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5 minute read

Port redevelopment in Scotland to unlock huge manufacturing investment

In the 1970s, Ardersier – a vast and currently unused port 14 miles east of Inverness – was one of the largest oil rig fabrication yards in the world, employing up to 4,500 workers. At over 400 acres, and with more than a kilometre of quayside, Ardersier is the largest brownfield port in the UK.

Now, new owners are transforming Ardersier Port into Europe’s first fully circular energy transition facility – recycling the oil rigs of the past to make foundations for future fleets of floating offshore wind farms. It is anticipated thousands of long-term jobs will follow.

Work is about to begin on a £20m, nine-month ‘capital dredge’ – removing 2.5 million cubic metres of sand (equivalent to 1,000 Olympic swimming pools) – which will open up the massive port once more.

Work is about to start on a port redevelopment in Scotland that will unlock a huge investment in manufacturing worth hundreds of millions of pounds / Picture: Ardersier Port Authority

Over the next five years, the port’s owners will deliver:

an oil rig decommissioning facility
an energy from waste facility, designed specifically to deal with special wastes
a £300m green steel plant, powered by offshore wind and energy from waste
a concrete production plant utilising dredged sand from the port, and by-products from the steel plant and energy from waste facility
a dedicated floating wind hub for concrete floating wind foundation manufacturing.

This will create the largest floating wind foundation fabrication, manufacturing and assembly facility in the UK – in an offshore wind market predicted to deliver 29,000 jobs and £43.6bn to the UK economy by 2050.

Already, Ardersier Port has an agreement with floating wind specialist BW Ideol, guaranteeing exclusive access to the port for the manufacture of its concrete floating wind foundations.

Once the dredging is complete next summer, Ardersier Port will build a bespoke slipway that will allow floating oil and gas structures to be hauled onshore prior to removing all contaminants and decommissioning them.

A report published by industry body Oil & Gas UK estimated there will be more than a million tonnes of North Sea topsides (the part of an oil rig above the waterline) coming ashore this decade, much of which can be recycled.

Graphic courtesy of the Ardersier Port Authority

Ardersier Port co-owner, Steve Regan, said: “The UK has set a world leading net zero target to build back better, support green jobs and accelerate our path to net zero. At Ardersier, we can lead the UK’s Green Industrial Revolution by using circular economy practices to deliver new low carbon infrastructure built on the by-products of our oil and gas past.

“This is a once in a generation opportunity to create a world-leading industrial and offshore wind manufacturing facility here in the UK. It is a simple plan where each element makes commercial sense as a stand-alone project – but when combined, the benefits to the economy, and the environment, are multiplied.”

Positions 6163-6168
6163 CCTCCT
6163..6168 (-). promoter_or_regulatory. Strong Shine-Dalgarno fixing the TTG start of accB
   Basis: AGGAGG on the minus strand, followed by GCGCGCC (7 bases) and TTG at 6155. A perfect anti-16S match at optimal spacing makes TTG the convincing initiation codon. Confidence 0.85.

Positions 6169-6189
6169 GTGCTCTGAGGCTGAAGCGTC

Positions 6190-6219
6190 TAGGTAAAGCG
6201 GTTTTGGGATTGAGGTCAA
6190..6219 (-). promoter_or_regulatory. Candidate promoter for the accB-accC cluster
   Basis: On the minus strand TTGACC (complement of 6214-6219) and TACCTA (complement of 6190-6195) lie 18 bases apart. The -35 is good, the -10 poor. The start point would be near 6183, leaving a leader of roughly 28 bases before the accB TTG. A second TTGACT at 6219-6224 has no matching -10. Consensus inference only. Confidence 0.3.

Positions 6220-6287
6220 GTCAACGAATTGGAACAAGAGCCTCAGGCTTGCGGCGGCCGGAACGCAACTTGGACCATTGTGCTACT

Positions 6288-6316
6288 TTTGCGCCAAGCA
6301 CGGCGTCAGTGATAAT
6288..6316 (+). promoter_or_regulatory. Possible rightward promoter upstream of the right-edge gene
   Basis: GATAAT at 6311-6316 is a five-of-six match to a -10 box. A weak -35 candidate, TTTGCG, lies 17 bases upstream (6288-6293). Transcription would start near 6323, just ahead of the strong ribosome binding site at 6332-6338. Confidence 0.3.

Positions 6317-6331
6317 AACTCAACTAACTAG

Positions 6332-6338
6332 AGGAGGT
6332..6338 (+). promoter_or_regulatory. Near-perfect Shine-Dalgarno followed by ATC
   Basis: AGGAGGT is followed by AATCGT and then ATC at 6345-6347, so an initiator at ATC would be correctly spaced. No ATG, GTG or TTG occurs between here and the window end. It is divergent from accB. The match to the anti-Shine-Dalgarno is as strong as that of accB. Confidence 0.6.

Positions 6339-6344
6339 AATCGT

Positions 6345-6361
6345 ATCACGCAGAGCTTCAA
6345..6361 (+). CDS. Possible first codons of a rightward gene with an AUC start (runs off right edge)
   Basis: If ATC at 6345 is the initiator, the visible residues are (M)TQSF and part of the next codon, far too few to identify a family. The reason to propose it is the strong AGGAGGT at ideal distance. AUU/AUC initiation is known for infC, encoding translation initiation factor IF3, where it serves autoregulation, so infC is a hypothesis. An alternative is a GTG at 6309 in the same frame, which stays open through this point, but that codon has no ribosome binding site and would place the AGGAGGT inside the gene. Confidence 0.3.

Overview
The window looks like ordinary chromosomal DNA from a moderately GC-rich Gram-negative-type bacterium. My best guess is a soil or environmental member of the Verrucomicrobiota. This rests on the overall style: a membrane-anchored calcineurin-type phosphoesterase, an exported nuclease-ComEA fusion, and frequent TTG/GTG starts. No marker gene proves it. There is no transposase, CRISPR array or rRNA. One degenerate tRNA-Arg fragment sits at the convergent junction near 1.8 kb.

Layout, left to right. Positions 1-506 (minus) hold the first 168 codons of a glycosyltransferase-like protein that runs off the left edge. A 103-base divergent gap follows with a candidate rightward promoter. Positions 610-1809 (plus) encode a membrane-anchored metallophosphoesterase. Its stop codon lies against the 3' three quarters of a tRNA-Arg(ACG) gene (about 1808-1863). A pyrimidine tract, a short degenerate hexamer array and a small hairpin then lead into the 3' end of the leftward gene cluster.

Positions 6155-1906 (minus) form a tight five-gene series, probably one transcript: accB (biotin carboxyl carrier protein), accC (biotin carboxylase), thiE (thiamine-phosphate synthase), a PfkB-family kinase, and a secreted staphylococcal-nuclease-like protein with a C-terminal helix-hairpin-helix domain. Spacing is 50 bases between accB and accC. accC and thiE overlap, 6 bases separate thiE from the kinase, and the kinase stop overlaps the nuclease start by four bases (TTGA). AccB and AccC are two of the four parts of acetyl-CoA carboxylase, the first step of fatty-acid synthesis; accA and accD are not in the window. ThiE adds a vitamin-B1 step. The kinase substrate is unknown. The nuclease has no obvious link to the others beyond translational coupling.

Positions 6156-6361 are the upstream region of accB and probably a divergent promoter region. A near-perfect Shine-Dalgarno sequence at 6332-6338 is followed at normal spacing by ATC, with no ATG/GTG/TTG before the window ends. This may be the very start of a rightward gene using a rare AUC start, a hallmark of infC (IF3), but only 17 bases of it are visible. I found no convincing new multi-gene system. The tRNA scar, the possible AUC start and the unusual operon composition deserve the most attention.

Co-owner, Tony O’Sullivan, added: “The energy transition from offshore structures to floating wind has an important missing factor: steel. Today, the UK exports ten million tonnes of scrap steel annually. By building a new renewable-powered electric arc furnace at Ardersier Port, the first new-build steel mill in the UK for 50 years, we will utilise a million tonnes of scrap each year. This will produce reinforcement steel for the UK construction industry, of which there is currently a shortfall, allow for the onsite construction of floating wind platforms, and enable us to export green steel to global markets.

“This strategic approach has been backed by a recent independent report by Zero Waste Scotland and once complete, our green steel mill will be revolutionary: it will be the only place in the world where the scrap from decommissioning is processed into steel. Once operational, this plant alone will generate 300 high quality permanent low carbon jobs.”

One of the investments would be a £300m green steel plant, powered by offshore wind and energy from waste/ Picture: Ardersier Port Authority

BW Ideol is one of three partners (together with Elicio and BayWa r.e) in the Floating Energy Allyance, which has submitted applications for offshore wind development rights in the ScotWind leasing round run by Crown Estate Scotland, with a decision due early next year. The Allyance has pledged to manufacture all its floating concrete foundations in Scotland, creating almost 4,000 jobs.

BW Ideol’s CEO, Paul de la Gueriviere, said: “The lack of large infrastructure is a bottle neck to deliver the number of floating foundations required for the UK market’s ambitious development plans, both in terms of local content and the production rate expected. Ardersier Port is a unique facility to unlock these constraints.

“In comparison to steel foundations, floating wind offers a unique opportunity to combine both price competitiveness and local manufacturing, thanks to BW Ideol’s unique concrete floater solution. As an early mover in the market, we have engaged with the port’s owners for several years, sharing a joint vision to create a circular and sustainable local supply chain.

“By securing exclusive access to Ardersier Port, BW Ideol is reaffirming its commitment to manufacture its floating foundations locally, maximizing the benefit for Scotland and the rest of UK, without conditions.”

Earlier this month, the UK government announced up to £160m in new funding to kickstart the rollout of large-scale floating offshore wind ports and factories across the country, and it is expected Ardersier Port will bid for these funds.

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